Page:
The Wasabi Guide: Japan’s Superfood Condiment

If you’ve ever eaten sushi, you know about wasabi. It’s green and sort of spicy, the kind of spicy that burns through the nose. Some call it Japanese horseradish because of that.
It dawned on me that after many years in Japan, I knew little about this condiment. I mean, was it even a condiment? How’s it grown? Where does it come from? How much does fresh wasabi really cost?
I had a lot of questions.

I headed to DAIO WASABI FARM in Nagano prefecture to find all the answers.
Not only do they grow fresh wasabi, it’s one of the best places in the world to cultivate it and try it fresh.
Oh, and the farm was also a location in a Kurosawa film so that sealed the deal for me to visit.

wasabi farm

Home sweet home. This is where wasabi resides in Japan.

Wasabi needs a cool place with constant fresh water.
This variety of wasabi is called “hon wasabi” is used most commonly with sushi. It’s also popular with foods like steak and washoku dishes.
The Daio Wasabi Farm run along the riverbanks. Nagano is best not just because of its cool climate year round, but for the fresh water that melts from the Japanese alps surrounding it. The water is loaded with mineral which make for the perfect wasabi root.

And yes! It is a root!


I plucked it from the soil like a carrot. Unlike a carrot, they are relatively loose in the ground and pulling one out is quite easy.


What I saw was not the wasabi I’ve seen before. It was just a mass of green sprouts and soil! Where’s the wasabi?
It’s important to note that the green leaves from the wasabi root are also popular in cooking. They have a strong bitter taste and most likely full of vitamins.


With a strong flowing stream flooding the wasabi plants, I washed away the soil. Still no wasabi!

wasabi plant

I pulled off some of the green sprouts from the center and sure enough, there it was. Wasabi!
The root is what’s important.
It takes 18 months for it to grow. That is the main reason each roots is expensive. That and the fact that it can’t grow just anywhere. For good tasting wasabi, the climate and conditions must be perfect.

fresh wasabi

After pulling the green sprouts away, the wasabi root shape was more obvious.


I don’t recommend eating it like a carrot!
It’s pretty strong and it’s also a waste since grating it releases more of the flavor.
There are metal graters and shark skin graters. The shark skin ones are very traditional and I happened to have one handy along with a pearing knife.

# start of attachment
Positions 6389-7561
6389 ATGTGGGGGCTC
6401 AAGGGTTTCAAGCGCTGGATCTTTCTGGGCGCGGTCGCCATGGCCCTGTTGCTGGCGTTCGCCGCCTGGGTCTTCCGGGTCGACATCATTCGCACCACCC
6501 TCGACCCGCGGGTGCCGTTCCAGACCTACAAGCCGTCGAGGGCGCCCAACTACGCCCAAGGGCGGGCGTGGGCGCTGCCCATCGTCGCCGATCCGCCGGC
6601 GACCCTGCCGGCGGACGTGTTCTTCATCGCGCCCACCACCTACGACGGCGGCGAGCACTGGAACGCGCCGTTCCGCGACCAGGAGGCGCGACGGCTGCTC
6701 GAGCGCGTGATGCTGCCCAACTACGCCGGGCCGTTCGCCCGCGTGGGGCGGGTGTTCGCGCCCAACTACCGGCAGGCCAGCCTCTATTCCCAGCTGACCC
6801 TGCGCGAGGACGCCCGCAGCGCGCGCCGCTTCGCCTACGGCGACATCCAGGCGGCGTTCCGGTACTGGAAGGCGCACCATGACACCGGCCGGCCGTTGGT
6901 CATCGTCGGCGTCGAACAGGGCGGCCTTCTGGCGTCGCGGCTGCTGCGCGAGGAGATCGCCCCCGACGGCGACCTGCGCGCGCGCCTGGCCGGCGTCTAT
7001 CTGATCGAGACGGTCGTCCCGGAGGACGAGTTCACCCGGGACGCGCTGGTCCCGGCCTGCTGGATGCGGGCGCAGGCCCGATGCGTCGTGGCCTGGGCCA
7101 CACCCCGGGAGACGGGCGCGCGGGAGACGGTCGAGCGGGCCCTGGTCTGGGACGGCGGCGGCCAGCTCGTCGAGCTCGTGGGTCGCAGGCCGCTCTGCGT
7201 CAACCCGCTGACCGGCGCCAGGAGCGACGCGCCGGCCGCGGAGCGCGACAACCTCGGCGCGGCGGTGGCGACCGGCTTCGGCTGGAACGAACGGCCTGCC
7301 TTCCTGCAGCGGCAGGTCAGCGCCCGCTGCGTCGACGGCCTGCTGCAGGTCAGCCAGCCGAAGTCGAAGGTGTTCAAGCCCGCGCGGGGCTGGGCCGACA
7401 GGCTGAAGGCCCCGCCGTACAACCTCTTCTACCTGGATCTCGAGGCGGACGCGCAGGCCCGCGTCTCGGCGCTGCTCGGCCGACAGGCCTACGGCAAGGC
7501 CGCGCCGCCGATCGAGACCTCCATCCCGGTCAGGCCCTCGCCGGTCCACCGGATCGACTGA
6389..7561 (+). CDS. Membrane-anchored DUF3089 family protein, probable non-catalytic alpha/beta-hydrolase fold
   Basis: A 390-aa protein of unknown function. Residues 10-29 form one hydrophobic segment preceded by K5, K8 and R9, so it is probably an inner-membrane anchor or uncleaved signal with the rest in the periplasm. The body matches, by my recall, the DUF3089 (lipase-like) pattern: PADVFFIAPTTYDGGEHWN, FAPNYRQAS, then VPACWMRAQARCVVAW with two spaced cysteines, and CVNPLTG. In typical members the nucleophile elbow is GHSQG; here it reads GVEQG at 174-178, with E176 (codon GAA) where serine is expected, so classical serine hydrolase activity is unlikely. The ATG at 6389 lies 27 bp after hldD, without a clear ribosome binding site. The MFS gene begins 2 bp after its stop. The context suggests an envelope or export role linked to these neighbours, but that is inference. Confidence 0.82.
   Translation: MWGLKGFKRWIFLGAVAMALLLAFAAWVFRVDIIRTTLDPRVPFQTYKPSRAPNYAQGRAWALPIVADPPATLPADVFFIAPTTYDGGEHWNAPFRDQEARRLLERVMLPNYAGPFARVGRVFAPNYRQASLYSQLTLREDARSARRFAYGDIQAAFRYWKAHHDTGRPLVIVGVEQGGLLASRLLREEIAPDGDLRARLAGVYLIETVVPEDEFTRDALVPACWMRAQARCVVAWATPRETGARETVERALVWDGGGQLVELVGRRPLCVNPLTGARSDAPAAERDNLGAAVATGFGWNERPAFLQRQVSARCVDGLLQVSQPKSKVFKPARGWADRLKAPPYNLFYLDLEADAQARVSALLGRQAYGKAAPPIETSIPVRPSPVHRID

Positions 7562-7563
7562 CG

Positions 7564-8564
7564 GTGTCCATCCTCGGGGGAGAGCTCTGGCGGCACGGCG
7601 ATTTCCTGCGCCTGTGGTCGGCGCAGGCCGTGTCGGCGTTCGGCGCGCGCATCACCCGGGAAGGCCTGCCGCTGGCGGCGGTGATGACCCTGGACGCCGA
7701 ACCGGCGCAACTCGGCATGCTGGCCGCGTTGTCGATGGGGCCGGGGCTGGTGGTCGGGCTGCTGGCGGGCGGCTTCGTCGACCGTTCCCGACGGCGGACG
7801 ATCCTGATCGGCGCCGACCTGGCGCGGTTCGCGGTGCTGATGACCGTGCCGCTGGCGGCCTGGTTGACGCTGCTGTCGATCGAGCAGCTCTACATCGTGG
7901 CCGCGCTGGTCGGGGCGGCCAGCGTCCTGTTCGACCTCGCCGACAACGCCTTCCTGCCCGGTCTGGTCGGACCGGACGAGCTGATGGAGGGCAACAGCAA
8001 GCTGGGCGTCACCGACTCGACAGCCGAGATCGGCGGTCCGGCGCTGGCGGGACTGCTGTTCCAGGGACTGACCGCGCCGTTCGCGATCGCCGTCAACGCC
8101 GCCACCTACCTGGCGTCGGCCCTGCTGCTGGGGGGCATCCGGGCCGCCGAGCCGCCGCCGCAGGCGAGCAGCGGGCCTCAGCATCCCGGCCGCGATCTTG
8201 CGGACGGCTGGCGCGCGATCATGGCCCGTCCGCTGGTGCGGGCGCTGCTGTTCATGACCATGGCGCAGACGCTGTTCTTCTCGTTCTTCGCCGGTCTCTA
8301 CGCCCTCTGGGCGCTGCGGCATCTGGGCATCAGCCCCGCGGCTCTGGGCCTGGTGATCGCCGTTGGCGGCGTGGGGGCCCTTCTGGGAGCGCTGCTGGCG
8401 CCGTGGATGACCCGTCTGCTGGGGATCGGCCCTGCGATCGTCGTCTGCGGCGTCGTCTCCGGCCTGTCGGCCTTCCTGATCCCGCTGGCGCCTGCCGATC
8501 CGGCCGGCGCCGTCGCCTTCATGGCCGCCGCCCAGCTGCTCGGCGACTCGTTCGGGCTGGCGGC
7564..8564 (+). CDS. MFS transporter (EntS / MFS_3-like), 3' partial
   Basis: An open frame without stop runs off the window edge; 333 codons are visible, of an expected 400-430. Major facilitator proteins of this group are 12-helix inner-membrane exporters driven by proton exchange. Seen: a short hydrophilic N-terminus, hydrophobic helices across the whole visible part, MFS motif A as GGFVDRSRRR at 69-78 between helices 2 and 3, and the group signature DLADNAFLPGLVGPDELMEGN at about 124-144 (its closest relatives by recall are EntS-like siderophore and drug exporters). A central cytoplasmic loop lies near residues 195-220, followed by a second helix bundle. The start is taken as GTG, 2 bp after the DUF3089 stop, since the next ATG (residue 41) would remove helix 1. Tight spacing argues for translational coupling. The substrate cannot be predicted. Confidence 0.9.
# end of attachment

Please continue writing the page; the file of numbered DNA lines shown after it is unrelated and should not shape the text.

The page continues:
As soon as I cut it, I could make out the strong smell.



Grating it released a lot more of the gases and odor. As a fan of good sushi, its a very pleasing smell.
The experience as a whole was quite impressive. The sound of the flowing stream, the cool air under the canopy and the smell of soil and fresh plant awoke my senses to a higher level.

freshly grated wasabi

The grated wasabi is not the neon green we see at many sushi shops, especially the cheap ones. The processed wasabi has added color and ingredients.
This is pure, 100% fresh wasabi from the best place to grow it on earth!

It didn’t taste as strong as I thought it would, but it was strong nonetheless.
The freshness is what struck me. Japanese food is best served fresh, and this coupled with sushi is a total delight for the senses.


The price depends on the size.
The bigger the wasabi, the better it tastes.



The is no was to determine the size of a root before it’s pulled.
Finding a big one is like finding a diamond or striking gold!

Daio Wasabi Farm is quite big and I can only imagine the diamonds that await pulling in this field!
If you come to Japan and want to eat sushi, I recommend asking to grate your own wasabi or making sure it’s fresh.

Daio Wasabi Farm is big
Daio Wasabi Farm is big

Is wasabi a SUPERFOOD?

The answers are incomplete but I learned that it is loaded with Vitamin C in very high levels.
It’s also 100% organic and grown in a pristine enviornment.
If you go by the power it has when eaten, I suppose you can also consider it super!

URL: (Japanese only)



Creator and Producer 「ONLY in JAPAN」
President of Weblish Media Ltd.
Reporter for NHK World "Tokyo Eye"

Leave a Comment